BAMAKO – Twin attacks on the army in central Mali overnight killed six soldiers while some 30 suspected jihadists were also left dead in response, the military said Sunday.
The attacks occurred near the border with Burkina Faso at army positions that have been targeted in the past, with a deadly Islamist offensive having begun in northern Mali in 2012 before spreading elsewhere.
“The provisional toll is six dead and 18 wounded” among the soldiers, the army said in a statement, adding that the attacks prompted a response which left “around 30 dead on the terrorist side.”
The raids occurred at Boulkessy and Mondoro in the violence-wracked center of the Sahel country.
The “complex and simultaneous” attacks occurred at around 3:30 a.m. (0330 GMT), the army said, with a local official in Mondoro estimating that the fighting continued for around an hour.
Some 40 motorcycles and a large amount of military gear were seized from the attackers, according to the army.
A number of wounded soldiers were evacuated by helicopter, a medical source said.
In September 2019, the same army positions were targeted in one of the deadliest attacks to hit Mali since 2012, with some 50 soldiers killed.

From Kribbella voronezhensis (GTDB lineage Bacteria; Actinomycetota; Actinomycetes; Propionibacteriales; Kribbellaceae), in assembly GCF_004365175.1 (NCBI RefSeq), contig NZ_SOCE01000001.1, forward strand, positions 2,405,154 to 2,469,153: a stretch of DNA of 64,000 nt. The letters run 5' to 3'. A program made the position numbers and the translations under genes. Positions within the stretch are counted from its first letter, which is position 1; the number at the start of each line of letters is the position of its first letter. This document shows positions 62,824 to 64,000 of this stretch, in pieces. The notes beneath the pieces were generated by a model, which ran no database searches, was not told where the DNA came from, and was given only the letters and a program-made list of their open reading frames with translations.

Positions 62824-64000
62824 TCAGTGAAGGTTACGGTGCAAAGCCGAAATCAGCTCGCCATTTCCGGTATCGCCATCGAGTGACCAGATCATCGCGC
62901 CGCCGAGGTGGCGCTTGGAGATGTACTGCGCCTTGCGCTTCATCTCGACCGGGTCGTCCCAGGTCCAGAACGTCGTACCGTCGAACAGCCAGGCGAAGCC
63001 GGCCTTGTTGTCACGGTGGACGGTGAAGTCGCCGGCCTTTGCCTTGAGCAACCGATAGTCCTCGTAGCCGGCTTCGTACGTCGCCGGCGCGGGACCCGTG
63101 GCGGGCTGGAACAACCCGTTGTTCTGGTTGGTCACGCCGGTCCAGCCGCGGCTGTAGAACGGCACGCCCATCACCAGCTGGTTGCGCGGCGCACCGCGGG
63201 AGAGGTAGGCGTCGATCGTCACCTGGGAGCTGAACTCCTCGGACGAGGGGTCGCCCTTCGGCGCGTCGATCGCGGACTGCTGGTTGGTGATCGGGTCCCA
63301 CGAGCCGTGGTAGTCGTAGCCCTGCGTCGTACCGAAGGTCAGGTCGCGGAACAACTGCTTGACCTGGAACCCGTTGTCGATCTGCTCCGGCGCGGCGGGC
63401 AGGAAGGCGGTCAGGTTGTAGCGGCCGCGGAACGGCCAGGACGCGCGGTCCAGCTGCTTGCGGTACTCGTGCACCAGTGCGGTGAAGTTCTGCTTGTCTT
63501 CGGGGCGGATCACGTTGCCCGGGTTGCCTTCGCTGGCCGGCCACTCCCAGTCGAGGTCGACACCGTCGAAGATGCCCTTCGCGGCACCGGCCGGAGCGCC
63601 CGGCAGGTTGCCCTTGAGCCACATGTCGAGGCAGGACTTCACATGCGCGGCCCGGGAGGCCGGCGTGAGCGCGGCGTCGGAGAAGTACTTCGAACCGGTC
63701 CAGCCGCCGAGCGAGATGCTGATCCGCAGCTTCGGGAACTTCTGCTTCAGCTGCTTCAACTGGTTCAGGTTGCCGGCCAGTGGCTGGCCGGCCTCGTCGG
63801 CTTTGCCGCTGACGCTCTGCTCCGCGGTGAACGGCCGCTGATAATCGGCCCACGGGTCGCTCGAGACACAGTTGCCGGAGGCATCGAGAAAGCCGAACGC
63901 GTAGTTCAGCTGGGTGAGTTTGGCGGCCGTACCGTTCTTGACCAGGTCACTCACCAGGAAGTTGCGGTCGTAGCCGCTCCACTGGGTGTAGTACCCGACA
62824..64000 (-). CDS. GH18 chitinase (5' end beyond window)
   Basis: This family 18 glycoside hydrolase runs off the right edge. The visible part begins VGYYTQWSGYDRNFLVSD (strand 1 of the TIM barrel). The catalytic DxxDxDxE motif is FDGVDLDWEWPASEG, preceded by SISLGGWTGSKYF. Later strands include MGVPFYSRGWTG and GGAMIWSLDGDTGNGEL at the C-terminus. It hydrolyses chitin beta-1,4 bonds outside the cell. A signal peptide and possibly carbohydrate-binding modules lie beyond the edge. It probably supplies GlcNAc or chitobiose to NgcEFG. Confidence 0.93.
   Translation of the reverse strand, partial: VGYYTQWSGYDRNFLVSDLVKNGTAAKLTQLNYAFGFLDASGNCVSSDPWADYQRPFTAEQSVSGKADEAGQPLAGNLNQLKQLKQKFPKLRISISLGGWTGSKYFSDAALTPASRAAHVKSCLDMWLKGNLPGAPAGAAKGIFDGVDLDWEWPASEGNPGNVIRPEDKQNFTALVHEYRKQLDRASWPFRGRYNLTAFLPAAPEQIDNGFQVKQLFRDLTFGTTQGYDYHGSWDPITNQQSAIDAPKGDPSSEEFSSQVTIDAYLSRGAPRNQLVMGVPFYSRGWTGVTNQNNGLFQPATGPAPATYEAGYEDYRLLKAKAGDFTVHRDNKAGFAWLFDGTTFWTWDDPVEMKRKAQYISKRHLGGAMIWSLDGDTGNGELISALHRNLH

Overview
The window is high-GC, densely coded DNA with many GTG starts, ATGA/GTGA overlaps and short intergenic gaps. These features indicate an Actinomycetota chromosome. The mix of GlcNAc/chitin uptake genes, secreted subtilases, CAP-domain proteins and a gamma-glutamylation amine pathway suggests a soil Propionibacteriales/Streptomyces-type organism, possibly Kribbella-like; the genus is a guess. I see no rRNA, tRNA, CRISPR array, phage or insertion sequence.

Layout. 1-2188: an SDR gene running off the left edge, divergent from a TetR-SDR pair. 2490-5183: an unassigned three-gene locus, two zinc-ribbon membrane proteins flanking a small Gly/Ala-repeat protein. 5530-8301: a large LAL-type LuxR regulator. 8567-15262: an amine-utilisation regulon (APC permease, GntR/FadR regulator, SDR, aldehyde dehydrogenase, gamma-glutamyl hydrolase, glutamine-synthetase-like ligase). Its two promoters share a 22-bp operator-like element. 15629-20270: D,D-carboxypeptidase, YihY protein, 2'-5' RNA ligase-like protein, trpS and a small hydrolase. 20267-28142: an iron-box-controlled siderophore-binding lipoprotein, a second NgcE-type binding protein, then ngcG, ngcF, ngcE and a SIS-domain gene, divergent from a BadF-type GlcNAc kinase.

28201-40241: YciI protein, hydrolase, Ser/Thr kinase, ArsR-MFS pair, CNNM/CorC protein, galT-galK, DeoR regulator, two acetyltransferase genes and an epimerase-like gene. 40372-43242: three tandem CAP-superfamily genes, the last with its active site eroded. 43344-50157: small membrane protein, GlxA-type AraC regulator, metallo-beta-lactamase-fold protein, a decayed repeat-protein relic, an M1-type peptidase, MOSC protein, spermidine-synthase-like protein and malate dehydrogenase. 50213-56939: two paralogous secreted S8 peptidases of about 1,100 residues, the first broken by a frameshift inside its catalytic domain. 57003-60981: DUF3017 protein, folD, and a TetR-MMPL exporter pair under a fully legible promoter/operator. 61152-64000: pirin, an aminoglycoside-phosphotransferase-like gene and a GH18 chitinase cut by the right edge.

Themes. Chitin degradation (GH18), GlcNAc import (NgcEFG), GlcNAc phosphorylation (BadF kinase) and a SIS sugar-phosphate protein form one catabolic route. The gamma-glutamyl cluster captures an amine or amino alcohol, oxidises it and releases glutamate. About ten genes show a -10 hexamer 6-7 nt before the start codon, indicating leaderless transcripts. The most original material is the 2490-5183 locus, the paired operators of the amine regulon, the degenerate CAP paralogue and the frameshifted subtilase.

That double attack was later claimed by the Support Group for Islam and Muslims, the main jihadist alliance in the Sahel region affiliated with al-Qaida.
On Thursday, three other Malian soldiers were killed in a bomb blast in the Mondoro area.
Mali has received support in its fight against the jihadists from France’s Barkhane force, which numbers 5,100 troops spread across the arid Sahel region.
In addition to Mali, the French force has been fighting jihadist groups alongside soldiers from Mauritania, Chad, Burkina Faso and Niger.
The UN has also deployed to Mali its 13,000-strong MINUSMA peacekeeping force, which has suffered 146 hostile deaths since it was first established in 2013.
Violence linked to jihadist and separatist insurrections in Mali since 2012 have killed thousands and left hundreds of thousands displaced, with the country’s centre having become one of the main flashpoints.
The U.N,’s High Commissioner for Refugees (UNHCR) said recently that more than two million people in the wider Sahel had fled their homes due to violence.
The U.N. Security Council held a meeting earlier this month devoted to Mali’s long-running crisis.
U.N. Secretary-General Antonio Guterres has expressed concern about the deteriorating security environment, pointing to the situation in central Mali as particularly worrying.
Source: Voice of America